It's the morning Old Guy Migration.
As I'm driving toward town to drop off the Baby Goddess, half a mile past our driveway I see the first of them. A rangy man with white hair and a flowing white beard, wearing jeans and a long-sleeved shirt and a big floppy straw hat. He's walking with the help of a long stick, presumably used to deal with any of the more-pants-than-kid young toughs who might give him trouble. One flick of his stick and those pants are down for the count, allowing Grandpa time to escape.
Another few hundred yards down there's another one doing what I call "jaggering." It's the old guy jog/stagger where the feet are lifted very high and the arms jiggled around with each tottering step. The effect is topped off with ridiculously short running shorts, showing off blinding white thighs and tube socks pulled all the way up. A terrycloth sweatband keeps the white hair out of the face, although the beard is allowed to billow out behind.
Past him, there's the backpacker. Again the blue jeans and the straw hat, but this one has a backpack attached to him. It keeps him from hunching over as he leans on his stick.
Closest to the destination is the guy in the vest. He's wearing a vest because he left his house at least half an hour earlier than these other guys, when it was still dark and cold out. He's also got on hiking boots, and his floppy straw hat might be in his hands.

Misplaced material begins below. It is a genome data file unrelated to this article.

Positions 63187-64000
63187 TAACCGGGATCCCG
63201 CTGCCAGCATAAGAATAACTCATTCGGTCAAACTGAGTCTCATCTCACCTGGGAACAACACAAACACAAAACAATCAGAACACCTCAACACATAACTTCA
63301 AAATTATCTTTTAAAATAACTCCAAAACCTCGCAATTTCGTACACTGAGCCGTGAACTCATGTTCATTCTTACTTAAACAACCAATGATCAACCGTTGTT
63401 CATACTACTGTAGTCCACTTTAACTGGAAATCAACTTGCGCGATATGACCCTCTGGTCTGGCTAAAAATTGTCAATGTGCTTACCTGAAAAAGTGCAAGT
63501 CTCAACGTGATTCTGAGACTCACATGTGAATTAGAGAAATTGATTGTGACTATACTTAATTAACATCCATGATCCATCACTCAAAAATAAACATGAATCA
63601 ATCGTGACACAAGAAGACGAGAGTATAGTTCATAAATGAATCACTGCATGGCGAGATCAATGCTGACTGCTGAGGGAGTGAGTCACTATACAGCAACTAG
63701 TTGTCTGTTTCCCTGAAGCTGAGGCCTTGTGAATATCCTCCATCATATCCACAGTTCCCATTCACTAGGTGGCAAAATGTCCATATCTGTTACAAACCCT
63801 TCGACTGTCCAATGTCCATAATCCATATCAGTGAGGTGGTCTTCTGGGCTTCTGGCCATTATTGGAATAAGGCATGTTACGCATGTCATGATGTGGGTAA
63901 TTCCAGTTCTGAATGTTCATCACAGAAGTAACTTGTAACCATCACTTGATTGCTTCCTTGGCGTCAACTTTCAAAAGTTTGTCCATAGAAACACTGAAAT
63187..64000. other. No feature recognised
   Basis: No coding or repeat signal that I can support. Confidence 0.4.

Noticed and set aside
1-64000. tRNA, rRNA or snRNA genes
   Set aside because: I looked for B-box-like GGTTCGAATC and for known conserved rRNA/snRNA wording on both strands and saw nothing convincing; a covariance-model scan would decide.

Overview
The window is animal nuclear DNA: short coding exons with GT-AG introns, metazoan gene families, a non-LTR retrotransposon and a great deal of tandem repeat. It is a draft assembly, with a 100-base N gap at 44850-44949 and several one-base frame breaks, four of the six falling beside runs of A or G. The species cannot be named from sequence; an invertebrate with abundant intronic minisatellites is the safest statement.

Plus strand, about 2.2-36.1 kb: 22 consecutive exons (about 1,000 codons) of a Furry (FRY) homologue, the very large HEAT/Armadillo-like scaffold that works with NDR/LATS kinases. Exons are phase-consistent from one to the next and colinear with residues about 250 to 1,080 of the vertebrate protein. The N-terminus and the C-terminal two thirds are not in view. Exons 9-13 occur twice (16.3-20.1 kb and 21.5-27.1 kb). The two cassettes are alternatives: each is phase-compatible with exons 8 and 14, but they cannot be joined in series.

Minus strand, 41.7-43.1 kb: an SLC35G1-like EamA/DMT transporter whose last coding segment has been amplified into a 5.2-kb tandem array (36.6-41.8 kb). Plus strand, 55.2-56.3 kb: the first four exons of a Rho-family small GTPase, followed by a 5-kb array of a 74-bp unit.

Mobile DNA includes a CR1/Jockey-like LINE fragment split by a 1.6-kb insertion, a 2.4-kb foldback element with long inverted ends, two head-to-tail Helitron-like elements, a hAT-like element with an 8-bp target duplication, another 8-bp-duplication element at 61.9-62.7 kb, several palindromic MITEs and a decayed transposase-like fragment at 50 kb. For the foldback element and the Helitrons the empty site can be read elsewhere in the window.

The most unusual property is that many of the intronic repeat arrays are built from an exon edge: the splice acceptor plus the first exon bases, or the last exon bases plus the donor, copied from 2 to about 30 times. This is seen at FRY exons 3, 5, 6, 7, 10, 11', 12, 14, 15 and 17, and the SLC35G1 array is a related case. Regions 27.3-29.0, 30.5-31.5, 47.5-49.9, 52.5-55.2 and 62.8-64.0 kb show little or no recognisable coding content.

The destination is the coffee shop on the main road. They'll all go in and get a cup of coffee, maybe a bran muffin, sit down and start clucking and cooing amongst themselves like the biddy hens they are with their gray and white plumage. Then they'll move to the low brick wall in front of the fire house, nodding to themselves and the passers-by, hoping to catch glimpses of the pretty checkers inside Johnnie's Super.
Later they'll make their way a block further south and hang out in front of Joe's Bar. I don't know that they ever make it inside, but I've seen them all on the bench outside, blocking up the sidewalk and still arguing about whatever it was they were arguing about at the coffee shop hours earlier.
Once the heat of the day has passed, they start heading back home. Either they'll stop at Johnnie's and get themselves something to eat, or they'll amble home and eat whatever their wives have made them. I'm starting to think that the entire ritual evolves because the men retire and their wives look at them after that first honeymoon-like week and say "Well? What are you going to do with yourself? You can't just sit around the house all day."
And because of this, I am treated to the spectacle of the morning booted guygration. Lucky me.